Recently, the International Renewable Energy Agency (IRENA) released the 2019 Renewable Energy Generation Cost Report. Report data shows that since 2010, photovoltaic costs have fallen by 82%, concentrated solar energy (CSP) has fallen by 47%, onshore wind energy has fallen by 39%, and offshore wind energy has fallen by 29%.
These figures are based on the cost and tariffs of 17,000 renewable energy project bid reports last year. These projects will eventually reach 1.7GW of clean power generation capacity.
IRENA said that the cost reduction in the past decade was due to technological advancement, economies of scale, supply chain competition and the growing experience of developers. “Compared with ten years ago, the same amount of capital invested in renewable energy now generates much more new capacity. In 2010, the installed capacity of renewable energy in the world was 88GW, which required the equivalent of USD 210 billion. . Last year, the installed capacity doubled and the investment increased by only 20%.”
According to IRENA data, from 2010 to 2019, the global solar capacity increased from 40GW to 580GW, an increase of 14 times. During the same period, component prices fell by 90%, and system (BoS) costs also fell.
At present, the average levelized cost (LCOE) of large-scale solar energy is US$0.068/kWh, compared with US$0.378/kWh in 2010. Between 2018 and last year alone, the cost dropped by 13.1%.
During this period, the national weighted average cost of large-scale solar power in India fell by 85%. Other significant declines include China, Italy, and South Korea, where solar energy prices fell by 82%, as well as Spain (81%), Australia (78%), France (77%), Germany (73%), and the United States (66%). Emerging markets also benefited from falling prices. For example, Vietnam’s solar cost has fallen by 55% since 2016.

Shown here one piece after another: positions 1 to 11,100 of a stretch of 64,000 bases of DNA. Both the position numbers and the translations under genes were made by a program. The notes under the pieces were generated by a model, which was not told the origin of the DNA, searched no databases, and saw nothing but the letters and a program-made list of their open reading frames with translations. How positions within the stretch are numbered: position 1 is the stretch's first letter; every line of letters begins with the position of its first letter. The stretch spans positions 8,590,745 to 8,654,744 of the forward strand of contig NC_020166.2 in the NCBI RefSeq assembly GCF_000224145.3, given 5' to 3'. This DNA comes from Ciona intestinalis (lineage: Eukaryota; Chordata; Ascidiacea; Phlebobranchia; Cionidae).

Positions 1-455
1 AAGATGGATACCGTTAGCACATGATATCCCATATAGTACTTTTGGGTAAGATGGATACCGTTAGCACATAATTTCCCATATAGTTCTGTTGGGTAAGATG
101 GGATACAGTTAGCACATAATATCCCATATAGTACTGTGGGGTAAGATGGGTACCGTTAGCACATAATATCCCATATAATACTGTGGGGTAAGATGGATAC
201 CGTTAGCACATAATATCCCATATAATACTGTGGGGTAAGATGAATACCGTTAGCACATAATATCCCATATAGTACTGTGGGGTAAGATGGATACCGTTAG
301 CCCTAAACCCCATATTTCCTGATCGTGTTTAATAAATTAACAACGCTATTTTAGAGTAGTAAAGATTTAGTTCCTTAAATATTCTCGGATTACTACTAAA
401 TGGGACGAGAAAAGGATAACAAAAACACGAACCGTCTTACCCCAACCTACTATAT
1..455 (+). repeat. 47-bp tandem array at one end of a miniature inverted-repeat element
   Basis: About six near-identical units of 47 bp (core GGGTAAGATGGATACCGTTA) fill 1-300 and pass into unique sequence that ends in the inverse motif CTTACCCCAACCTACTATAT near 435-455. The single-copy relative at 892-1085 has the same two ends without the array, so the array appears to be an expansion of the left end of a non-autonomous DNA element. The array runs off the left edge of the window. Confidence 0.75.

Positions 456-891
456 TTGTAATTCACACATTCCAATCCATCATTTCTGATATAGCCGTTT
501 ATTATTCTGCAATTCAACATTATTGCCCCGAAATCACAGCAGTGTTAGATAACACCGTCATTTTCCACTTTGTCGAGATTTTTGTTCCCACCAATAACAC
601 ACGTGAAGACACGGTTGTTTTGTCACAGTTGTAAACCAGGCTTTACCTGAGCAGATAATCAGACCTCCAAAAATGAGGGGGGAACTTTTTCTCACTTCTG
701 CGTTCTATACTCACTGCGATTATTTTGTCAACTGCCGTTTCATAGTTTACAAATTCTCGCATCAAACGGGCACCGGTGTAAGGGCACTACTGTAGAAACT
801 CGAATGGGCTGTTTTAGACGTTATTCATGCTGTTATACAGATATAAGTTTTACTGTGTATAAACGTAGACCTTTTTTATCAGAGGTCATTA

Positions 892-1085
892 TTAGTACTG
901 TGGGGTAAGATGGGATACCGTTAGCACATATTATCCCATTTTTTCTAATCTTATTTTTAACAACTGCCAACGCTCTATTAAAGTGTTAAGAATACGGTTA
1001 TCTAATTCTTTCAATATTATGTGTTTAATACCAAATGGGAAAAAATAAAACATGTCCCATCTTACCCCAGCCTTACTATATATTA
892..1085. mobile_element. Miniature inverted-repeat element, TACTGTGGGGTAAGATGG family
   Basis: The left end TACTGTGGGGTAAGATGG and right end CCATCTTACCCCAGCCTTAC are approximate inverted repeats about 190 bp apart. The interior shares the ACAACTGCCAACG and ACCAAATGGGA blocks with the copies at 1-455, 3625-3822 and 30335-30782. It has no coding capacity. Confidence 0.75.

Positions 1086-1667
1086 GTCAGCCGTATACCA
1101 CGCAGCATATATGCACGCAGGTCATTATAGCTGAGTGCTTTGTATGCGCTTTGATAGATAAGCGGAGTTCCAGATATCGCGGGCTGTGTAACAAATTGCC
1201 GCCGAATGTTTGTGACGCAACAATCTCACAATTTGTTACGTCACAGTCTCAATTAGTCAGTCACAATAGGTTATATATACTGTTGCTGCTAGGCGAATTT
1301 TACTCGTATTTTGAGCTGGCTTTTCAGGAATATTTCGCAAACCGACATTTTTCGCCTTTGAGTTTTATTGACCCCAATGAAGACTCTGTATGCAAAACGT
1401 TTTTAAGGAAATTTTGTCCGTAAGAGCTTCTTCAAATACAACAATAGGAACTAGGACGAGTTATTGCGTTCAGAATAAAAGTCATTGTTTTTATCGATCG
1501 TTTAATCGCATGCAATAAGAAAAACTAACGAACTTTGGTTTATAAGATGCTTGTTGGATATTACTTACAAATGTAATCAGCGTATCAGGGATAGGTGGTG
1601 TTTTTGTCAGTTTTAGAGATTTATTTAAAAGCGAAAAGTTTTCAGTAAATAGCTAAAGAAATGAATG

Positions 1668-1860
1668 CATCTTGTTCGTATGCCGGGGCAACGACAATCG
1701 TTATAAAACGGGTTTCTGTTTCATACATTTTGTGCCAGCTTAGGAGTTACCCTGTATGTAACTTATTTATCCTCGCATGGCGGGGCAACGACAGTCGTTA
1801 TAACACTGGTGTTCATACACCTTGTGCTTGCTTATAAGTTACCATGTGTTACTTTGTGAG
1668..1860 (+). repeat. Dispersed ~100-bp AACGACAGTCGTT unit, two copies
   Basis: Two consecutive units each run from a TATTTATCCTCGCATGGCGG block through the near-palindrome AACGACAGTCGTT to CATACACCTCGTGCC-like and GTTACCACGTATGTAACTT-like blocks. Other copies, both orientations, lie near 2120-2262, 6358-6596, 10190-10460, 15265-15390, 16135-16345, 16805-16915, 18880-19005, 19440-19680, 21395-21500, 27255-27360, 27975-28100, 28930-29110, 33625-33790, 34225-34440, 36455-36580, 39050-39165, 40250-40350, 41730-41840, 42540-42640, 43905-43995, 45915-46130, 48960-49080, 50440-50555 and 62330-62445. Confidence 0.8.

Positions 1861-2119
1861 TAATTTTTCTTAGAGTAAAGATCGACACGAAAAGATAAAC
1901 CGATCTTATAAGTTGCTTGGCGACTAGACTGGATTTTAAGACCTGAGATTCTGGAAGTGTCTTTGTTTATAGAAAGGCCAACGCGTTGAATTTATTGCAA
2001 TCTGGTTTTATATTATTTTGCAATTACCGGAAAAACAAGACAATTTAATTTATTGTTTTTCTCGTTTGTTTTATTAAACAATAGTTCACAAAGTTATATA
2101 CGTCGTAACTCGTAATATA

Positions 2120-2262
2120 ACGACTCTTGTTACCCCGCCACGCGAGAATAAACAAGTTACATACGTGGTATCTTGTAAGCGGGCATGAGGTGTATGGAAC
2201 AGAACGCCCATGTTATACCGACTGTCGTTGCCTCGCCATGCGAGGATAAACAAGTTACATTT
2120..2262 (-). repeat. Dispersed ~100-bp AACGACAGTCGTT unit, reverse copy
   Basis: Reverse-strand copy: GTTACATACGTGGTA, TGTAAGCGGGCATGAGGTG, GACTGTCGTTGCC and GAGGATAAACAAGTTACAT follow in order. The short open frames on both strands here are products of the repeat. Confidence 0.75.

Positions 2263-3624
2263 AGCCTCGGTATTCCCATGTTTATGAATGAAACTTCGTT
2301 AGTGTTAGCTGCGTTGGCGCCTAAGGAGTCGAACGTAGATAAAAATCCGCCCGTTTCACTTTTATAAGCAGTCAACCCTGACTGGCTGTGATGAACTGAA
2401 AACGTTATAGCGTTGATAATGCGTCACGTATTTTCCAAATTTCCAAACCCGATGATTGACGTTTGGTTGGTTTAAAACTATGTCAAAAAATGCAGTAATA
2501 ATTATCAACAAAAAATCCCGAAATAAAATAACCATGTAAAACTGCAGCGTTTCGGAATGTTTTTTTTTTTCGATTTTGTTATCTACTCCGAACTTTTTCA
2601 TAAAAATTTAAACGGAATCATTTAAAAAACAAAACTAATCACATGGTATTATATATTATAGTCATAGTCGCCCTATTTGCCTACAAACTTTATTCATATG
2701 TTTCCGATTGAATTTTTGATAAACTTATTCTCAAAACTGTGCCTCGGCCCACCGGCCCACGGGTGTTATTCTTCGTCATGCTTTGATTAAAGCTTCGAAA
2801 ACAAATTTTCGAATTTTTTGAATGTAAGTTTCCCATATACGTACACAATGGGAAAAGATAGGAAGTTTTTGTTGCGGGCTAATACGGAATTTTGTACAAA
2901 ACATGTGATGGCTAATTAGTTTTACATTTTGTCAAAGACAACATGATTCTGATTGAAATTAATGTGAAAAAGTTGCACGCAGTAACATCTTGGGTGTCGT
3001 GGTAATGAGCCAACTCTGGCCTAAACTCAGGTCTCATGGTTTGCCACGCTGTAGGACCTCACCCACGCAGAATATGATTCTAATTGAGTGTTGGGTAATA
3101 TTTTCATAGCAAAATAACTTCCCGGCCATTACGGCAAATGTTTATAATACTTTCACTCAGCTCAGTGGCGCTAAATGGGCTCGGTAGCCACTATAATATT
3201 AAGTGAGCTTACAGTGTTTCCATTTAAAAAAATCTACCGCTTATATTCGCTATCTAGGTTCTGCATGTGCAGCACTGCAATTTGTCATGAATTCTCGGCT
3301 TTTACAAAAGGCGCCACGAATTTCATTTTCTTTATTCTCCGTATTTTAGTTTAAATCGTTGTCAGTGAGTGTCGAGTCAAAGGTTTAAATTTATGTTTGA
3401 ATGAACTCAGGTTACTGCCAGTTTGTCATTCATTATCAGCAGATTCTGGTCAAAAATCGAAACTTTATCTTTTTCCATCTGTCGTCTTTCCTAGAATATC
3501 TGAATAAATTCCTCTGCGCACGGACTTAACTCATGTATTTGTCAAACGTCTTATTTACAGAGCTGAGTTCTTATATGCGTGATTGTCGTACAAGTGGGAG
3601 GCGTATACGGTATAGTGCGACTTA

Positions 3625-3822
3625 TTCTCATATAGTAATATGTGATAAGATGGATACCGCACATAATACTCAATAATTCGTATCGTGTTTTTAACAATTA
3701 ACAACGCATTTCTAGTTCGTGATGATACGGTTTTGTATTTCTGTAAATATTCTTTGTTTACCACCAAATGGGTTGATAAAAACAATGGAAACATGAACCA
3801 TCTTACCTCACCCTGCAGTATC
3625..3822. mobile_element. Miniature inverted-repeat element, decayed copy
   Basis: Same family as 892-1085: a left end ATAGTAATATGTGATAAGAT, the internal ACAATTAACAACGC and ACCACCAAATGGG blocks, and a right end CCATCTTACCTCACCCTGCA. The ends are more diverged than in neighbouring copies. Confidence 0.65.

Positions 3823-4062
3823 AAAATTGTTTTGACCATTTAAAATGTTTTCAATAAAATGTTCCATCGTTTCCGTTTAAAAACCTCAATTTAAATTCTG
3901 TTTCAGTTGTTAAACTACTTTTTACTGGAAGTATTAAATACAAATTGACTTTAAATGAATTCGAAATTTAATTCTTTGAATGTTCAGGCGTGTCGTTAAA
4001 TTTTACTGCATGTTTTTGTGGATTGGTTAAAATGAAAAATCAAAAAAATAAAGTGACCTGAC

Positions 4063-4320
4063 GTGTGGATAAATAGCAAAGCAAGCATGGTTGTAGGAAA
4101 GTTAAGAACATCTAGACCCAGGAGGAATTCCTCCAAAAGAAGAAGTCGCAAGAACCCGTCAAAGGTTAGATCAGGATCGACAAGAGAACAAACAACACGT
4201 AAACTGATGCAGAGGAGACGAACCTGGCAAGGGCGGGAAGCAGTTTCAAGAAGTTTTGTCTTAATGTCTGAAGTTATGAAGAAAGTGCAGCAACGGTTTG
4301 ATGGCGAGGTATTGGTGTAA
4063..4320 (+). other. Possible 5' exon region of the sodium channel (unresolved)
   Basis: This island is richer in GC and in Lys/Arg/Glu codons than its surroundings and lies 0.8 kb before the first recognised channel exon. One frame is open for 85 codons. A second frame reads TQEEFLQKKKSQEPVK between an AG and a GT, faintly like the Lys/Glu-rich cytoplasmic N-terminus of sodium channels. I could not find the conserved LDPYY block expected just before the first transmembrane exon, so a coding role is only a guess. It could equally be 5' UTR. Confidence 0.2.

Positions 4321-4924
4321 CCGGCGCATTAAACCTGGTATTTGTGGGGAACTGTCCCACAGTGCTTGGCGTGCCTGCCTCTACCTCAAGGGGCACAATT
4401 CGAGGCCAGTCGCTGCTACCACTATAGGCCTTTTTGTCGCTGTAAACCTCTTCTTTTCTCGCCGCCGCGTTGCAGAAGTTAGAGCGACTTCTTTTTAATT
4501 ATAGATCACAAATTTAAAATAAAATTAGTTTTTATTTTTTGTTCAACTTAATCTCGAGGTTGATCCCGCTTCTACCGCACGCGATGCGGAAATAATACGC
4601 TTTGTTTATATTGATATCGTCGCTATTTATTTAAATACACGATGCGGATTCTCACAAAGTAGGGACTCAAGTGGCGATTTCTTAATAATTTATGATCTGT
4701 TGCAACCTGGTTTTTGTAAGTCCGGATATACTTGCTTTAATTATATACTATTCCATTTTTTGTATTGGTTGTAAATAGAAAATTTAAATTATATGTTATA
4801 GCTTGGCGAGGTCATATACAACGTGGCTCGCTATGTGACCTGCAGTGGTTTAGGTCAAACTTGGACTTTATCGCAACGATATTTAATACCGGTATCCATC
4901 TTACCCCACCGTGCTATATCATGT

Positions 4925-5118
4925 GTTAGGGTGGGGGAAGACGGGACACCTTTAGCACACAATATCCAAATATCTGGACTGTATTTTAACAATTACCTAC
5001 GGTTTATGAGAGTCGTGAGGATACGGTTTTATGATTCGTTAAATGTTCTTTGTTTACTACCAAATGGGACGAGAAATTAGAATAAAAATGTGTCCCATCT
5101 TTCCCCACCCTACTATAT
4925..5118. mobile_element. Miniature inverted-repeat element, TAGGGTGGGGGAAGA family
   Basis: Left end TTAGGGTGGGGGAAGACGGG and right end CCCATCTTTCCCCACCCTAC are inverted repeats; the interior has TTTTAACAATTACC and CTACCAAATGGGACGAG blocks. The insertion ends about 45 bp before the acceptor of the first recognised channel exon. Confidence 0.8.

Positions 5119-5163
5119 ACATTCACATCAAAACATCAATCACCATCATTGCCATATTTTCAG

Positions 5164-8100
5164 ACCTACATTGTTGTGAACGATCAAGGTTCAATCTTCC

The report also pointed out that the installed cost per kilowatt of large-scale solar projects fell below US$1,000 for the first time last year to US$995. This figure is 18% lower than in 2018 and 79% cheaper than the cost of the project a decade ago.
The report pointed out that from 2010 to last year, residential solar costs fell by 47-80%, depending on different regions.
The IRENA study shows: “Compared with existing coal-fired power plants, new projects that use renewable energy to produce energy are becoming cheaper today. On average, commissioning new photovoltaic and wind power generation facilities is more cost effective than maintaining many coal-fired power plants. Operation is cheap.”
Nearly 56% of the large-scale renewable energy plants that went into operation last year have electricity production costs lower than the lowest-cost alternatives to fossil fuels. IRENA said that the situation in 2010 was very different, when the cost of solar power for large-scale projects was 7.6 times that of fossil fuels.
“Next year, running 1,200 GW of existing capacity in coal-fired power plants may be more expensive than investing in new photovoltaic installations on an industrial scale,” the renewable energy agency said. “Coal-fired power plants are not economically feasible.”
IRENA said that although the epidemic is expected to slow the deployment of solar and wind energy this year, the public health crisis has not shown signs of slowing down the trajectory of renewable energy costs.
The latest tender and power purchase agreement (PPA) indicate that the average price of solar projects that will be commissioned next year is $0.039/kWh, which will be 42% lower than last year, equivalent to one-fifth of the cost of the cheapest fossil fuel electricity.
IRENA added: “The record figures from solar photovoltaic auctions conducted in Abu Dhabi and Dubai, Chile, Ethiopia, Mexico, Peru and Saudi Arabia confirm that only a price of $0.03/kWh is possible.”